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Braddock Bay Bird Conservation Area

General Site Information: The Braddock Bay BCA consists of the entire Braddock Bay Wildlife Management Area. This BCA is comprised of a diverse array of habitats along the Lake Ontario shoreline. These habitats include marshes, open water, forests, grasslands, and shrub-scrub. Braddock Bay is a shallow water bay-marsh complex that includes Buck Pond, Long Pond, Cranberry Pond, Braddock Bay, and Rose Marsh. All of the ponds are connected to the lake by intermittent channels, which plug and open up as lake currents and wave action change the character of the gravel and sand barrier bars. The bay-marsh complex provides excellent nesting, resting, and feeding habitats for waterfowl, shorebirds, songbirds, raptors, and marsh birds. In addition to the marsh areas, there are wooded areas, grasslands, and shrublands. The area is a noted hawk, songbird and owl migration corridor and observation area. The grasslands support bobolink, meadowlark, sedge wren and savannah sparrow.

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Braddock Bay BCA Management Guidance Summary

Site Name: Braddock Bay Bird Conservation Area

State Ownership and Managing Agency: Department of Environmental Conservation; site also includes a designated Department of State Significant Coastal Fish and Wildlife Habitat.

Location: Monroe County, Town of Greece

Size of Area: 2,576 acres

DEC Region: 8

Vision Statement: Continue management to conserve the bird species and diversity of the area. Promote research and management activities for wetland dependent (in particular, to benefit black tern nesting at the site) and grassland species, as well as raptors during migration.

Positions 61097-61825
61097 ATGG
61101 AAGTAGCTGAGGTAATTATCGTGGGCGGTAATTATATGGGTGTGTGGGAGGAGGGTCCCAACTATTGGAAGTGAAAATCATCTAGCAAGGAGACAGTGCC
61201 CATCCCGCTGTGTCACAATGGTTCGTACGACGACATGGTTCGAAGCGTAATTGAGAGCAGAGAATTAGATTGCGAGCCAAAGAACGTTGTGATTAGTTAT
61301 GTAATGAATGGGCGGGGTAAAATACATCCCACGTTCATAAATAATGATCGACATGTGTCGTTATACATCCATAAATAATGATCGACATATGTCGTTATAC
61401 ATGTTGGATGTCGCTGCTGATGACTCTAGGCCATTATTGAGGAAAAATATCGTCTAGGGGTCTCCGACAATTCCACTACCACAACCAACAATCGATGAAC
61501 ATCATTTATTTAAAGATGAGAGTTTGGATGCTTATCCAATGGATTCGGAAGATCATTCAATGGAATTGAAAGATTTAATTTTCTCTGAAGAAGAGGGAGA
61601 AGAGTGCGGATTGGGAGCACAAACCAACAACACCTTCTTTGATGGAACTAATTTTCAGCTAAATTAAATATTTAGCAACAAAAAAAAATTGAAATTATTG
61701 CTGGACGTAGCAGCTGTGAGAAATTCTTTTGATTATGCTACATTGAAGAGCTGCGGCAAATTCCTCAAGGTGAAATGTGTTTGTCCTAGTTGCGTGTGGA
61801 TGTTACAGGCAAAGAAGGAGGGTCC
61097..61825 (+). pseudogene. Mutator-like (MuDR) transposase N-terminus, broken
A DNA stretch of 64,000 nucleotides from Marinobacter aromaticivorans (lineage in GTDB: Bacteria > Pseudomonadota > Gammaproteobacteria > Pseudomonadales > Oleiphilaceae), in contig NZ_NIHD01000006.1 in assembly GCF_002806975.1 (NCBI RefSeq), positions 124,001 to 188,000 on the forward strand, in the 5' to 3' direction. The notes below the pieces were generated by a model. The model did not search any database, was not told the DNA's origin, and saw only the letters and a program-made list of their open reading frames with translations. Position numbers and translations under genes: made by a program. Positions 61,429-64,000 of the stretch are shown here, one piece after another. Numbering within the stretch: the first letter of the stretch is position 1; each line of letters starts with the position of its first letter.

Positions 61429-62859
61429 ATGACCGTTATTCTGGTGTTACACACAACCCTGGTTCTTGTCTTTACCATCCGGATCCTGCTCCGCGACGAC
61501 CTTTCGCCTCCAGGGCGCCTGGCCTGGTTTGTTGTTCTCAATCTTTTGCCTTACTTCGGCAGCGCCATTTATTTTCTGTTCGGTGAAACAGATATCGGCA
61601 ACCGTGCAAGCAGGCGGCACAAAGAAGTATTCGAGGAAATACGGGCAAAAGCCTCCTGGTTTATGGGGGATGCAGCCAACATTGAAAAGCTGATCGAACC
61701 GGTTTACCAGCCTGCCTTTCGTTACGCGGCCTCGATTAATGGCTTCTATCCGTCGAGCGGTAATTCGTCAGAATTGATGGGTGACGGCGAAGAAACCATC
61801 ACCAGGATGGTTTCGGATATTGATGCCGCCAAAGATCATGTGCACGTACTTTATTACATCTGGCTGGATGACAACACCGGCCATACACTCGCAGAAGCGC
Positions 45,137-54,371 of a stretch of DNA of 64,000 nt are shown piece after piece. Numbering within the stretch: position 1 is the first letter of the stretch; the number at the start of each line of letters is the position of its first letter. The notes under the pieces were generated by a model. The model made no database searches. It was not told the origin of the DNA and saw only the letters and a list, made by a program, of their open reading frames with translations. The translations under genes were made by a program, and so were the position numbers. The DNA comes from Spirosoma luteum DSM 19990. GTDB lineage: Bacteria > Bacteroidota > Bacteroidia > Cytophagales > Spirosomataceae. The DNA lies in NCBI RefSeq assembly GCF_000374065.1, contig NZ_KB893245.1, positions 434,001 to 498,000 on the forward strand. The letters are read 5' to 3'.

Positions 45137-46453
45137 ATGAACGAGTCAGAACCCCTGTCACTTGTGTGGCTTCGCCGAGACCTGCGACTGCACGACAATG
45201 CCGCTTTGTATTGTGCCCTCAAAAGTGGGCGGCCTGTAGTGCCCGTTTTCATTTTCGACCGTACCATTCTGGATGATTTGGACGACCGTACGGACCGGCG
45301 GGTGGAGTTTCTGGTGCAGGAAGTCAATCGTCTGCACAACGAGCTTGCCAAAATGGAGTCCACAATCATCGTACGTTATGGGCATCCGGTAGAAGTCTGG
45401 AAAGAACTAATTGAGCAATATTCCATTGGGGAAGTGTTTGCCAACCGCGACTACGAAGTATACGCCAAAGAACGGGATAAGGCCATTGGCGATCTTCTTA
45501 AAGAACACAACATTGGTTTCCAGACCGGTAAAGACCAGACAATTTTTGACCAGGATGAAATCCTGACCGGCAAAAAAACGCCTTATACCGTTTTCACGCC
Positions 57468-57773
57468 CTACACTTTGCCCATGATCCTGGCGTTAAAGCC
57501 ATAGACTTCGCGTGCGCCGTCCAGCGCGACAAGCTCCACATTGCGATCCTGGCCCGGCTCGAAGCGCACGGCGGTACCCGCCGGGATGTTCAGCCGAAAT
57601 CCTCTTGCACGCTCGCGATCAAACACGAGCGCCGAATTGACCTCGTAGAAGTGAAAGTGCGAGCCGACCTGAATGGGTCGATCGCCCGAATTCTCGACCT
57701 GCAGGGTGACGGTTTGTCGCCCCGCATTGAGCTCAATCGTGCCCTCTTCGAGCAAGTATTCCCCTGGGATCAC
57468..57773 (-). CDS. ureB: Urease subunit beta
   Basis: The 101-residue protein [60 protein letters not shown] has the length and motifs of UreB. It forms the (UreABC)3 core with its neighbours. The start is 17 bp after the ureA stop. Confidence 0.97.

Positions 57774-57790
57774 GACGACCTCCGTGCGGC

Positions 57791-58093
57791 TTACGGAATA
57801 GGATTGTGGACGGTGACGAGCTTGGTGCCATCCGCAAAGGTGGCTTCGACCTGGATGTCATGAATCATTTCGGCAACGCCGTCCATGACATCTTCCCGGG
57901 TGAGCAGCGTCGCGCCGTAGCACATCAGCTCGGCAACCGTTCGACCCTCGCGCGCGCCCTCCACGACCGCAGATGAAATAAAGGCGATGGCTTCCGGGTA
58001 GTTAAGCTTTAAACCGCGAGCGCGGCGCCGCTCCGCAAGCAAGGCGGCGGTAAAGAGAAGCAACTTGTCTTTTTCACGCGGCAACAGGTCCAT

Key BCA Criteria: Waterfowl concentration site; migratory concentration site; diverse species concentration site; species at risk site; bird research site (ECL §11-2001, 3.a, e, f, h and i). The area supports breeding populations of state-listed wetland species including pied-billed grebe (threatened), American bittern (special concern), least bittern (threatened), northern harrier (threatened), black terns (endangered), and sedge wren (threatened). Site is a critical migration area for raptors, songbirds, and waterfowl.

Critical Habitat Types: High quality marshes and open water. Grasslands, shrublands and forested lands. Rare or exemplary ecological communities include: deep emergent marsh. A small stand of conifers is of particular importance to migrating raptors, in particular, owls.

Operation and Management Considerations: 

  • Identify habitat management activities needed to maintain site as a BCA.
    Review needs of wetland-dependent bird species and assess current state of habitat for those species. Maintain proper hydrological flow to provide habitat and food resources for wetland dependent birds. Assess level of non-point source pollution on wetland habitats and bird species. Inventory and monitoring for special concern species. Assess level of impact of invasive species (purple loosestrife) and carry out control and eradication, if necessary. Maintain an interspersion of open water and emergent vegetation for nesting black terns.

    Management will include establishment and management of native grasses, trees, and shrubs on the upland areas. Maintain and enhance the conifer stand that is critical during raptor migration.

  • Identify seasonal sensitivities; adjust routine operations accordingly.